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China’s purchase of U.S. exports lags far behind trade agreement pledges

China buys less than three-fifths of US products predicted under a “Phase 1” trade agreement that suspended tariff disputes between the two countries a year ago and joins Joe Biden in relation to Beijing Raised another issue.

Under the terms of the agreement, China has agreed to purchase $ 200 billion in US goods and services in the two years to the end of 2021, rather than 2017, before the start of the trade dispute.

Trade analysts are measuring Beijing’s progress towards that goal, and the latest Chinese import data suggest they are far behind.

Based on data up to the end of last month, Beijing bought only 58 percent of US exports expected under that forecast, according to an analysis by the Peterson Institute for International Economics.

According to the institute, China’s imports of US products subject to trade agreement purchase commitments reached $ 100 billion by the end of December, compared to the prorated target of $ 173.1 billion.

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The shortage presents challenges to the Biden administration to determine how much of the Trump administration’s policy towards China, including whether to maintain U.S. tariffs on billions of dollars imported from China. I will.

The deal is “always a political agreement,” and the Biden team should “do not emphasize the promise of purchase,” said Chad Baun, a fellow at the Peterson Institute for International Economics.

“You want to reward your actions, and at the same time you’re trying to say, we don’t necessarily encourage the Chinese state to make all these purchases —” No, it’s more market-oriented. ” Bown said.

“It’s very unfair to behave like Covid,” U.S. Trade Representative Robert Lighthizer told the Financial Times last week when it comes to analyzing China’s fulfillment of its purchasing commitments. Stated.

Lighthizer, who oversaw US trade negotiations with Chinese officials as Donald Trump’s chief trade official, said Phase 1 deals consisted more than promised purchases. He claimed that there were “too many changes” that China made to intellectual property protection. A new and clear rule that Beijing cannot force a technology transfer from a US company to a Chinese company. And the opening of some of the country’s financial services.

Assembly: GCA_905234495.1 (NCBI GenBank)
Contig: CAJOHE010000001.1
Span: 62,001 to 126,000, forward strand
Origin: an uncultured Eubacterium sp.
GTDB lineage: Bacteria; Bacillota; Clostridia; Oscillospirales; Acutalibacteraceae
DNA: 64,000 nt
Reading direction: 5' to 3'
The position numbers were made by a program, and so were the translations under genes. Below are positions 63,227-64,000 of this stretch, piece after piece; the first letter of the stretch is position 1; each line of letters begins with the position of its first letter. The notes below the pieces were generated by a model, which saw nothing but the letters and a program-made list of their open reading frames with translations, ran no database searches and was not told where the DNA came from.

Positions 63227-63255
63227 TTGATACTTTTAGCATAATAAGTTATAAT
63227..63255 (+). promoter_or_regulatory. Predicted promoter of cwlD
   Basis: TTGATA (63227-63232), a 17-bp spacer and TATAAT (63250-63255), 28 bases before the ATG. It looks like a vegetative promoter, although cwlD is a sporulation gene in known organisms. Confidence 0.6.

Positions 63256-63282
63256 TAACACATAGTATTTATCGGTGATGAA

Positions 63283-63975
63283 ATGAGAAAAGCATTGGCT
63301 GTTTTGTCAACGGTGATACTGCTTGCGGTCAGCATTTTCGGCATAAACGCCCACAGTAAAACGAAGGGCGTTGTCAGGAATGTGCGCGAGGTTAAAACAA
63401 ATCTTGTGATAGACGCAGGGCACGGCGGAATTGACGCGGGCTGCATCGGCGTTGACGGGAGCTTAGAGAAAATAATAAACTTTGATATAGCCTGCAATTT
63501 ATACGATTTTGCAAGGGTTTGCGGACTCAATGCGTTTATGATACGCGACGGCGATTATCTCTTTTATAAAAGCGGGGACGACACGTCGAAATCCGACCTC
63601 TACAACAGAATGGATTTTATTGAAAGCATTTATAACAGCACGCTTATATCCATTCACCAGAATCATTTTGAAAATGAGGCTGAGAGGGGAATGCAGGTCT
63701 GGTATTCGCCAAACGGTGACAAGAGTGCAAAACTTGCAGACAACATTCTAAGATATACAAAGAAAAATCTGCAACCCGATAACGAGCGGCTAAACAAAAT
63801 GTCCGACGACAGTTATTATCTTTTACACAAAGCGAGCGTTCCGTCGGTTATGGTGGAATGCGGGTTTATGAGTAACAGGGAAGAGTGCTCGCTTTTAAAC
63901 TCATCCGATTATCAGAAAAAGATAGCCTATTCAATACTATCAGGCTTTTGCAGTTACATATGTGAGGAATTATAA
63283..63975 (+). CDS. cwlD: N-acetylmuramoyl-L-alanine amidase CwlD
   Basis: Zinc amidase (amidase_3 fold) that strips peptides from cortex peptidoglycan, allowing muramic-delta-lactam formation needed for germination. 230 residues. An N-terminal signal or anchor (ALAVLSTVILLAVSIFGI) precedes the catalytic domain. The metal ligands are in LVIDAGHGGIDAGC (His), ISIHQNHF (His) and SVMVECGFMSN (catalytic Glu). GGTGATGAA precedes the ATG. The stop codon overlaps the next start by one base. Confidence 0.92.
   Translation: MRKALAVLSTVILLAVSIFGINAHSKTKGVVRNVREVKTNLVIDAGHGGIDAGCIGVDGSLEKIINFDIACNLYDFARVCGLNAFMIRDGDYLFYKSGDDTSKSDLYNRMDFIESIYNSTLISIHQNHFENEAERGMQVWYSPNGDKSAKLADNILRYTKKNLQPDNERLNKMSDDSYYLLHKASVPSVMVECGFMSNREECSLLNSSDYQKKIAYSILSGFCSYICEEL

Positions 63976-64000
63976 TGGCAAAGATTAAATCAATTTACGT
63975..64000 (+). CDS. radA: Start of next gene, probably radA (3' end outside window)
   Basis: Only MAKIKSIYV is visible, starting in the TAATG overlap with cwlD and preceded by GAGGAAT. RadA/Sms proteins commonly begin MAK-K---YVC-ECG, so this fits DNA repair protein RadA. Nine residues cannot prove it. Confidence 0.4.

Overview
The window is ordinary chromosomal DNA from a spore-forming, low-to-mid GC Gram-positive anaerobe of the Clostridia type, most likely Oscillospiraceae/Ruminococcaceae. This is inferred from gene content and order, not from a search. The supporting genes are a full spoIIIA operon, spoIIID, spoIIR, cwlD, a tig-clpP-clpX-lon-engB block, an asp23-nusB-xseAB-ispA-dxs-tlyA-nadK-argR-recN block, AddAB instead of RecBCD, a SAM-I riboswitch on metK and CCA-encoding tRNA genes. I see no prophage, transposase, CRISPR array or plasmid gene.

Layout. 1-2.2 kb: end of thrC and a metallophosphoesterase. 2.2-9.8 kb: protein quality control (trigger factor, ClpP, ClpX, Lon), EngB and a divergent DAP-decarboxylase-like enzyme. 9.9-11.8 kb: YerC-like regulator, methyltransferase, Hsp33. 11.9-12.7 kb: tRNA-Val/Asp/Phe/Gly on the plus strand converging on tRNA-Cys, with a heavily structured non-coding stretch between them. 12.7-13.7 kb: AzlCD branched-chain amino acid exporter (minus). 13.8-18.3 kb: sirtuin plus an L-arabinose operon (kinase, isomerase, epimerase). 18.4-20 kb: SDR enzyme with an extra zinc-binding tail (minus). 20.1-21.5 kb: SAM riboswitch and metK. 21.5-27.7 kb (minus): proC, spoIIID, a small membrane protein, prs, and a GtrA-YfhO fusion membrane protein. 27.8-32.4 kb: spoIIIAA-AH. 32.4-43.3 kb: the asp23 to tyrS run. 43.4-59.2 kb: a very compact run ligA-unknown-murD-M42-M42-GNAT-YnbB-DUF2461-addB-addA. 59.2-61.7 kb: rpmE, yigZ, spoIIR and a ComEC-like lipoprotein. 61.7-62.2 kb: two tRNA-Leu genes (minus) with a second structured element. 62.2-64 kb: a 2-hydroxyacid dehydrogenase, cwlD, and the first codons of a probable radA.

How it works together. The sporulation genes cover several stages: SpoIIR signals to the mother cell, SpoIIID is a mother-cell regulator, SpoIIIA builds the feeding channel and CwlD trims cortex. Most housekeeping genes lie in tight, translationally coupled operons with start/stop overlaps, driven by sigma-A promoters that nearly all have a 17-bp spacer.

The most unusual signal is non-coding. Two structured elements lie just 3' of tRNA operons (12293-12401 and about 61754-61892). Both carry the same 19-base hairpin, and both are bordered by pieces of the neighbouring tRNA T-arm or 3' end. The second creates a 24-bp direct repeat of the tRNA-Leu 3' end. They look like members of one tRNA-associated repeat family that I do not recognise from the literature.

A $ 1 billion bar chart showing that China's purchase of US products is below its

The agreement sets goals for a wide range of sectors, from aircraft to medical devices, soybeans to seafood, and services such as tourism and cloud computing.

Regarding purchase commitments in 2020, exports by sector were stronger than others. China has come closest to fulfilling agricultural purchases and has made the worst promises to buy energy.

China purchased $ 23.5 billion in agricultural products covered by this transaction, with an estimate of $ 36.6 billion in the first year.

Imports of US energy products covered by the agreement from China were only $ 9.8 billion, against the implied annual target of $ 25.3 billion. The collapse of oil and other energy prices during the pandemic has made it almost impossible to reach the dollar target for trading.

However, the slump in crude oil prices has caused a surge in crude oil imports in recent months as China stockpiled supplies and prices fell.

Crude oil imports from the U.S. averaged about 1 million barrels a day from May to September, about three times the same period last year, according to U.S. government data, but analysts said China as prices recovered. Is wondering if they will continue to buy at this pace.

The first phase of the trade agreement did not address some of the biggest causes of tension between the two countries, such as commercial cyber theft in China and the use of industrial subsidies in Beijing.

However, as US-China relations worsened, Phase 2 negotiations did not take place under the Trump administration.

Mr Biden said he would work with Europe to put more pressure on Beijing on trade issues and end the Trump administration’s sole negotiation strategy, his next official said so far. Is considered a top priority.

In a maiden speech earlier this month, the upcoming US Trade Representative, Katherine Tai, said “growing and ambitious competition with China” would be one of the most important issues in her trade outline. The next Treasury Secretary, Janet Yellen, also told Congress this week that the administration would consider swiftly addressing economic fraud from China.

China’s purchase of U.S. exports lags far behind trade agreement pledges

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